November 1, 2023 Written by; Aviation Seminars
The United States is navigating a bumpy ride in its quest to significantly boost the production of Sustainable Aviation Fuel (SAF) due to producers recoiling at the low profit margins associated with the biofuel and airlines expressing apprehensions over the expensive transition, as per industry experts.
President Joe Biden, with climate action as a focal point of his tenure, initiated a bold challenge in 2021 aiming to ensure a supply of at least 3 billion gallons of SAF annually by 2030. This objective marks a monumental increase from the existing 15.8 million gallons, according to official US figures.
However, forecasts by S&P Global Commodity Insights project the US production of SAF will reach 2.1 billion gallons by 2030, considering the upcoming projects, falling short of the ambitious target.
“There’s a substantial investment gap to reach that 3 billion gallon mark,” noted Gordon McManus, an analyst from Wood Mackenzie.
The spotlight is on SAF as the U.S. Energy Department stated that other alternative fuels like battery technologies and hydrogen may not significantly curb aviation emissions until post-2050.
According to Corey Lavinsky from S&P Global Commodity Insights, the set goals focus on domestic production rather than consumption.
“At present, the cost differential may deter an airline from opting for SAF over conventional jet fuel. Making SAF usage mandatory could change this narrative,” explained Lavinsky.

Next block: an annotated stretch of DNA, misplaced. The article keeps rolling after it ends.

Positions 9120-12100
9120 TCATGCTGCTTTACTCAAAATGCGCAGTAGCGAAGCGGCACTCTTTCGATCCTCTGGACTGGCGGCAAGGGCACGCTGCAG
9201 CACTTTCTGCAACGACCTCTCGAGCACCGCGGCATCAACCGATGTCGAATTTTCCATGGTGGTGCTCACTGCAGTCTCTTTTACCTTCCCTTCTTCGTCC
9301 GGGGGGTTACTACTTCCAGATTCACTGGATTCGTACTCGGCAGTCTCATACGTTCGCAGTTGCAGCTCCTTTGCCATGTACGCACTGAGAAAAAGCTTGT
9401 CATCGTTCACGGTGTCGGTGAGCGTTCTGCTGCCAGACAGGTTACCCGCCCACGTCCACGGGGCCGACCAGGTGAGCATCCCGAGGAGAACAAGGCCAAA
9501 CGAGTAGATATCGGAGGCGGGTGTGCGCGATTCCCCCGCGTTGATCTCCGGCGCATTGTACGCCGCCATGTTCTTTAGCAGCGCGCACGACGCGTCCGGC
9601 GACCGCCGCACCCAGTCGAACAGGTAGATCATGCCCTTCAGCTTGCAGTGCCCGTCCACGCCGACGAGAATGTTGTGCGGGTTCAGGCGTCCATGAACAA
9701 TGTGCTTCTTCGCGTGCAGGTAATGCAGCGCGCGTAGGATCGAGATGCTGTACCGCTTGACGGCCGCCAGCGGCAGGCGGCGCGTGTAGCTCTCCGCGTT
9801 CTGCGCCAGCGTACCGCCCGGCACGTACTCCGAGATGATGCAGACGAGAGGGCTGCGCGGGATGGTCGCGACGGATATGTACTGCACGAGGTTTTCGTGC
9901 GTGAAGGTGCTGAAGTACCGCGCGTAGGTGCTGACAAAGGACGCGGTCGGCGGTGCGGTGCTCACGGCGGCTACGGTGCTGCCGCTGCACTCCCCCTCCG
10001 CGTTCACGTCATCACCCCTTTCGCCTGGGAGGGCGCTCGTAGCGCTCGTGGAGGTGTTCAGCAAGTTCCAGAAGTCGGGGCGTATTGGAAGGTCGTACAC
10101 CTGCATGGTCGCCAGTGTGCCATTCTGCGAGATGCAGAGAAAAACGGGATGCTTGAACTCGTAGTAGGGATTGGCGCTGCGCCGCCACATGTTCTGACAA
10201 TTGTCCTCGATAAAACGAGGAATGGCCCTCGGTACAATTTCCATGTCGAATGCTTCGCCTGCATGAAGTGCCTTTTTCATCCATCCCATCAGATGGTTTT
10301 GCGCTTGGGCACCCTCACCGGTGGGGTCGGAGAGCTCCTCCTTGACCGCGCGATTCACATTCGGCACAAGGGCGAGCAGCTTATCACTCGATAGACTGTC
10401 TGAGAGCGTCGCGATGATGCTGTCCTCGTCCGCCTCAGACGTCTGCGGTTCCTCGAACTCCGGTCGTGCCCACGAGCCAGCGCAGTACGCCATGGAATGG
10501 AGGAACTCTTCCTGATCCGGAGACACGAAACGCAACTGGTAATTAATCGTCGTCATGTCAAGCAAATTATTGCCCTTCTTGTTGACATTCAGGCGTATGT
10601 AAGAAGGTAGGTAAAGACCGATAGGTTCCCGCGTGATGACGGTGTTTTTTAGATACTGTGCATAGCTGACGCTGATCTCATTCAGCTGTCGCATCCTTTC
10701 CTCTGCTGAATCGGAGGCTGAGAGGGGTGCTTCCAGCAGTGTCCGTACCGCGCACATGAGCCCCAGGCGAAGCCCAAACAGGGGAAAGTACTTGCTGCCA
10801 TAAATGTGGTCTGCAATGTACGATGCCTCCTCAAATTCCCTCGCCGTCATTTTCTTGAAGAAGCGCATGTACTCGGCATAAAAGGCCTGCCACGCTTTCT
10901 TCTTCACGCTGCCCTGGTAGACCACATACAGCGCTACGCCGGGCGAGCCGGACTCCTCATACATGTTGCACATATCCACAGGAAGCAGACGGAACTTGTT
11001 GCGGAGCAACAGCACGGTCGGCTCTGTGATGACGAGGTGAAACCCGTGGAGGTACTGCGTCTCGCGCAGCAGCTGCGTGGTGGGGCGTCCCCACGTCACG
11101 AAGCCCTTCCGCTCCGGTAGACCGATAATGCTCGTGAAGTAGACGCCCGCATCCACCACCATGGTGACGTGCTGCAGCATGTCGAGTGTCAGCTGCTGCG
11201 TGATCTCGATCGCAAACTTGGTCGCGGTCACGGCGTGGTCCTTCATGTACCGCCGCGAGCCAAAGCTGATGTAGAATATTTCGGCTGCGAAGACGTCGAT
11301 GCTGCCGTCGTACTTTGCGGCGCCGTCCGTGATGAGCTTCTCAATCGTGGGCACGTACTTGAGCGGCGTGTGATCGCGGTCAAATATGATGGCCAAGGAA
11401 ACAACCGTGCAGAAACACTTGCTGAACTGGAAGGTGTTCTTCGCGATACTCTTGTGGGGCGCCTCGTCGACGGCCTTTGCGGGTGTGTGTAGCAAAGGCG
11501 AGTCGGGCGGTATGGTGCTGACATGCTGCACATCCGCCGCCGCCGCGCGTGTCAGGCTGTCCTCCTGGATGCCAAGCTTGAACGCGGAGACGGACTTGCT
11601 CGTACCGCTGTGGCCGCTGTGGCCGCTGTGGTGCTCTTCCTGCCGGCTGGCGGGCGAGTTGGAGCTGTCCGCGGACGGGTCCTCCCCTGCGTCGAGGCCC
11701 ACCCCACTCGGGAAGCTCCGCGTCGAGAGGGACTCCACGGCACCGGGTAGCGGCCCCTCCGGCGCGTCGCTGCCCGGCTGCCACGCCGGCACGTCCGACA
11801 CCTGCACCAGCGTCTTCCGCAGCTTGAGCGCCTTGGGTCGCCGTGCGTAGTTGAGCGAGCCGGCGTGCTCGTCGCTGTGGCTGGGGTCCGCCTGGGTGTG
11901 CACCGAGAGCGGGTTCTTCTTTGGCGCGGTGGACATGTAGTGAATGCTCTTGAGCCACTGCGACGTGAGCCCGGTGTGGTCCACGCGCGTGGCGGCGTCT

The current market prices underscore this dilemma with traditional jet fuel priced at around $2.85 per gallon, while SAF stands at $6.69 per gallon, based on data from Argus Media.
Leading airlines like Delta Air Lines and Southwest Airlines aspire to substitute 10% of jet fuel with SAF by 2030. Yet, SAF’s share in the total US jet fuel pool is a mere 0.1% presently.
The hurdles of escalating costs and supply constraints are significant, and more backing is required for the industry to achieve the net zero emissions goal by 2050, as revealed by a survey commissioned by GE Aerospace.
Unlike the US, European regulators have enacted a mandate to ascertain SAF comprises 2% of fuel at EU airports by 2025, escalating to 6% in 2030, 20% in 2035, and eventually 70% in 2050.
Oskar Meijerink from Dutch company SkyNRG, involved in constructing a SAF plant in the US, remarked, “A robust policy framework, not necessarily mirroring the European model, is vital to facilitate this transition.”
Currently, SAF producers can avail a tax credit of up to $1.75 per gallon under the Inflation Reduction Act (IRA), but analysts argue this might not sufficiently counterbalance the thin margins.
“Given the current scenario, producers might find it challenging to invest additional capital for SAF production over renewable diesel,” McManus pointed out, highlighting that both fuels can be derived from similar feedstocks.
The high project costs for SAF owing to the extra processing needed for the biofuel and the tight supply of feedstocks like cooking oil further compound the challenges.
In parallel, the Biden administration is mulling over the part ethanol plays in the aviation fuel subsidy program. A decision on easing the qualification for SAF produced from corn-based ethanol for IRA subsidies is likely to be postponed till December.